As climate strikes happen the world over today, small oil and gas towns worry about their livelihoods
In the eyes of climate activists, the solution to the world’s environmental problems is simple: transition to renewable energy. And this is what people around the world will be demanding from their governments today, at global climate strikes. However, for small, rural Alberta towns, who rely exclusively on oil and gas royalties, a future without oil and gas is deeply troubling. The industry is literally what allows them to live an enjoyable life, to raise their children with first-world privileges. And although they know that relying on oil and gas isn’t sustainable, the history of their reliance on one resource runs so deep that they’re unsure how to transition.
A great story published by The Narwhal this week dives into this dilemma, in the Municipal District of Greenview, Alberta, where residents receive more money per capita from oil and gas companies than in any other municipal district in the country. These residents are pro oil and gas because it’s literally the only thing propping up their livelihoods. It’s what allows their kids to go swimming at a beautiful rec centre, or to enjoy a beautiful municipal park.
Having lived many years in Alberta, including in a small oil and gas town, I can identify with the residents’ concerns. And while they know that their reliance on one sector isn’t sustainable, they hold on to hope that another oil boom might be somewhere in the cards. As this story points out, the town of Pincher Creek, Alberta, saw almost three decades ago that relying on one sector – oil and gas – was unsustainable. The town’s residents made a big push for wind power, seeing the path of the future, and today a visit to Pincher Creek will expose you to giant wind turbines that belong to one of the first commercial wind farms built in the country. The towns of Lacombe, AB and Fernie, BC have made similar transitions.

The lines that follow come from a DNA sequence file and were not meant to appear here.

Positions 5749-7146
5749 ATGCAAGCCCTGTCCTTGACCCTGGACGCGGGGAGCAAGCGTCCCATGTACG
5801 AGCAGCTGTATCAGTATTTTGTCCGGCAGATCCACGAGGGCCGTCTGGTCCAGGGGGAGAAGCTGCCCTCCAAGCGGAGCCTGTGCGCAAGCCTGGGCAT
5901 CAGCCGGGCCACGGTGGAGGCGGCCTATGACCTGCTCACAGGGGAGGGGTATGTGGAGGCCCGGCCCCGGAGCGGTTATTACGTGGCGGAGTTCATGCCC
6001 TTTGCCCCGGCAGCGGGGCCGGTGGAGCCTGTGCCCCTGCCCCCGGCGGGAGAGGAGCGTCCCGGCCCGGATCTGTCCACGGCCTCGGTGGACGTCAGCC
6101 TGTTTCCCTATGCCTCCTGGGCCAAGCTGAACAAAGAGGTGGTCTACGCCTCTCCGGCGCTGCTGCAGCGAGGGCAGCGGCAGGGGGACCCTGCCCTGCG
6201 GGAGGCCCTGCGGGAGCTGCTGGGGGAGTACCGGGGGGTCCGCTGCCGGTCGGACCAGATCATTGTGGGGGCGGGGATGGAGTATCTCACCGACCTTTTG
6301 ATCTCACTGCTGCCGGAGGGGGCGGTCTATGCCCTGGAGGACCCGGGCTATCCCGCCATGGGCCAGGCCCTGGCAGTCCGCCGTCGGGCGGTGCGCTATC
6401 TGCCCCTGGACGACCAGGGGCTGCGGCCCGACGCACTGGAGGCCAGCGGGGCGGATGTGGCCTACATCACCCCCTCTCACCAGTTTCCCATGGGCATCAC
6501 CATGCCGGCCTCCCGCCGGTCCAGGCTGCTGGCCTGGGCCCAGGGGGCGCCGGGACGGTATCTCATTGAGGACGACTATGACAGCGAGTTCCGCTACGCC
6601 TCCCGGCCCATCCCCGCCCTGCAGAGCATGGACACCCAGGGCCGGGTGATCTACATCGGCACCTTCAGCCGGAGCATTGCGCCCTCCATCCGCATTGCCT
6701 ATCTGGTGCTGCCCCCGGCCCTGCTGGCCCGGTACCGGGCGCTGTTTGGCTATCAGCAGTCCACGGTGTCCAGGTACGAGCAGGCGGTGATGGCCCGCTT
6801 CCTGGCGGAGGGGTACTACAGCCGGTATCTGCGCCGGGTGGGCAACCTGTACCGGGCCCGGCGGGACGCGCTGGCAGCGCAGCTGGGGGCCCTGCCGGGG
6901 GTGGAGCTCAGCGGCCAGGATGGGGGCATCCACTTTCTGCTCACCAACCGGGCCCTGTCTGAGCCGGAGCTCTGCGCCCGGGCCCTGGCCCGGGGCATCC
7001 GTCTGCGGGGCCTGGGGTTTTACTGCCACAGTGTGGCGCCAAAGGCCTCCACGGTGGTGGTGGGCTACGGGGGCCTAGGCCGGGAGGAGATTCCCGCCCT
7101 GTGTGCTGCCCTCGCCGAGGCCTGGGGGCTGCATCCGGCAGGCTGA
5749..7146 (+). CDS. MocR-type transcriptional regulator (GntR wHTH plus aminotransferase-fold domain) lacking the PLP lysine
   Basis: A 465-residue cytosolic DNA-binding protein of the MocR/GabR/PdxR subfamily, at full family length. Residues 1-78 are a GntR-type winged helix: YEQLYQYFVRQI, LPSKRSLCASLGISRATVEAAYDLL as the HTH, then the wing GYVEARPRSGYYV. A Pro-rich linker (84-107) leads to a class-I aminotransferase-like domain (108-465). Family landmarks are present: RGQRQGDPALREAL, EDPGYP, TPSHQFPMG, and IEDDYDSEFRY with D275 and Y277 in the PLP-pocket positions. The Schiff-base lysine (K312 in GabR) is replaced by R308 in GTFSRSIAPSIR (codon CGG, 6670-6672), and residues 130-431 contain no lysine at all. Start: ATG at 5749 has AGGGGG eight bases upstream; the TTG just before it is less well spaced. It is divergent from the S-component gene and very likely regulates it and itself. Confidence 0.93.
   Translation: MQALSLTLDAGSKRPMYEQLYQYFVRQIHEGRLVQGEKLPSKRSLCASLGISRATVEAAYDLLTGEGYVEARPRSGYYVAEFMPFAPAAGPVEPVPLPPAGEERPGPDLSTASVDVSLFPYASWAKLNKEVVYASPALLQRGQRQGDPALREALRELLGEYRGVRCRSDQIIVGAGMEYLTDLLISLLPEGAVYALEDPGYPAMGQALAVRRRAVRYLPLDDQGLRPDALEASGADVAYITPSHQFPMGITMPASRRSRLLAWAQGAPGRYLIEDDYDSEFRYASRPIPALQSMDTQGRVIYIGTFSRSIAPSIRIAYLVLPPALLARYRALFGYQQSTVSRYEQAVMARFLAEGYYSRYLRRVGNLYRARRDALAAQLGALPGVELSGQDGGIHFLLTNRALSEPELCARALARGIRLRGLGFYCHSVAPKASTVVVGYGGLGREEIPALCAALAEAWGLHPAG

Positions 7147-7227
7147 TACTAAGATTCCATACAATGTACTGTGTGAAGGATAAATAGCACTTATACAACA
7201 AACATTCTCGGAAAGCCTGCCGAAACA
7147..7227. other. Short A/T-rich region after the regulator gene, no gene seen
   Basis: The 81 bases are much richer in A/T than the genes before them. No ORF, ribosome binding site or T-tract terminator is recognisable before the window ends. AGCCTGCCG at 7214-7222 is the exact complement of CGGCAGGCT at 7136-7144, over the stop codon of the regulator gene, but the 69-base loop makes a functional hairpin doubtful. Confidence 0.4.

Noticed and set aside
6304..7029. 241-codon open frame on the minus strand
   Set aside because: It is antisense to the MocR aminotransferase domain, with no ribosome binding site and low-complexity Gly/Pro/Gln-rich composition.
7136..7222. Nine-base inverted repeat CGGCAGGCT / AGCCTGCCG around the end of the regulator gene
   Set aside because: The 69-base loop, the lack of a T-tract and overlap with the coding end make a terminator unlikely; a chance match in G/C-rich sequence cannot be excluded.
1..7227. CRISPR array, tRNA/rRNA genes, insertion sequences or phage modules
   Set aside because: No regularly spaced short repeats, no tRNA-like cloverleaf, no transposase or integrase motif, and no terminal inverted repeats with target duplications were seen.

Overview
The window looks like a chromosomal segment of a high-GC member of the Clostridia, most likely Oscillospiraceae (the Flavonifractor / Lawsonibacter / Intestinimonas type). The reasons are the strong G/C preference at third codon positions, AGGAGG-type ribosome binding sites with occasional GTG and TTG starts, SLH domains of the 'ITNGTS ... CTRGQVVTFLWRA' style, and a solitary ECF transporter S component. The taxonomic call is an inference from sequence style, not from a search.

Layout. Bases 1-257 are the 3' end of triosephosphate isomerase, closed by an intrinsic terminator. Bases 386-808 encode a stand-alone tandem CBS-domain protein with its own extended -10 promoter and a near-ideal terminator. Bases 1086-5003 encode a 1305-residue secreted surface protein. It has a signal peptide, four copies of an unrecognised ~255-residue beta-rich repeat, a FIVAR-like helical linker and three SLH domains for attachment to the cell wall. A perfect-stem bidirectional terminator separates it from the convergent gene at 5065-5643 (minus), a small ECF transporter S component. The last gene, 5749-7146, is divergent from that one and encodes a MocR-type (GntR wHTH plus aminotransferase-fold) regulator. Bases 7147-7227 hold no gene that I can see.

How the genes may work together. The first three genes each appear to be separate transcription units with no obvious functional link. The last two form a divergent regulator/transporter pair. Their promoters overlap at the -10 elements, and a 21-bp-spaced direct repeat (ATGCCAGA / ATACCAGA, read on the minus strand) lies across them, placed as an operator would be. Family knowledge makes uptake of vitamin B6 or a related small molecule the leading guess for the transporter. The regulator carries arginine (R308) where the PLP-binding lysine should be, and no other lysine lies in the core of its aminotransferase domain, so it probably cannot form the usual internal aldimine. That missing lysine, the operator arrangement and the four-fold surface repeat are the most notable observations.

I see the world’s environmental problems as much more than unhampered growth, wasteful production, and greenhouse gas emissions. Underlying these issues is human psychology: a lack of compassion, understanding, and empathy. While I’ll join in the climate strikes today, I don’t see pro oil and gas citizens as evil and anti-climate change. These are regular people who just want a good life for their families. They don’t necessarily care what industry makes that happen – but it just so happens to be oil and gas, in most of rural Alberta. What I would like to see from the environmental movement, and from the left in general, is more compassion and understanding. An overnight switch to renewable energy is not possible without hurting millions of people. Although demanding action from our governments is important, going out to these communities and helping them transition away from oil and gas is just as important. Building relationships with those who we see as anti-climate change is important. There is far too much finger-pointing and insult-hurling going on in a world where we really all want the same things. No one wants to destroy the environment. But the transition we truly need is not simple.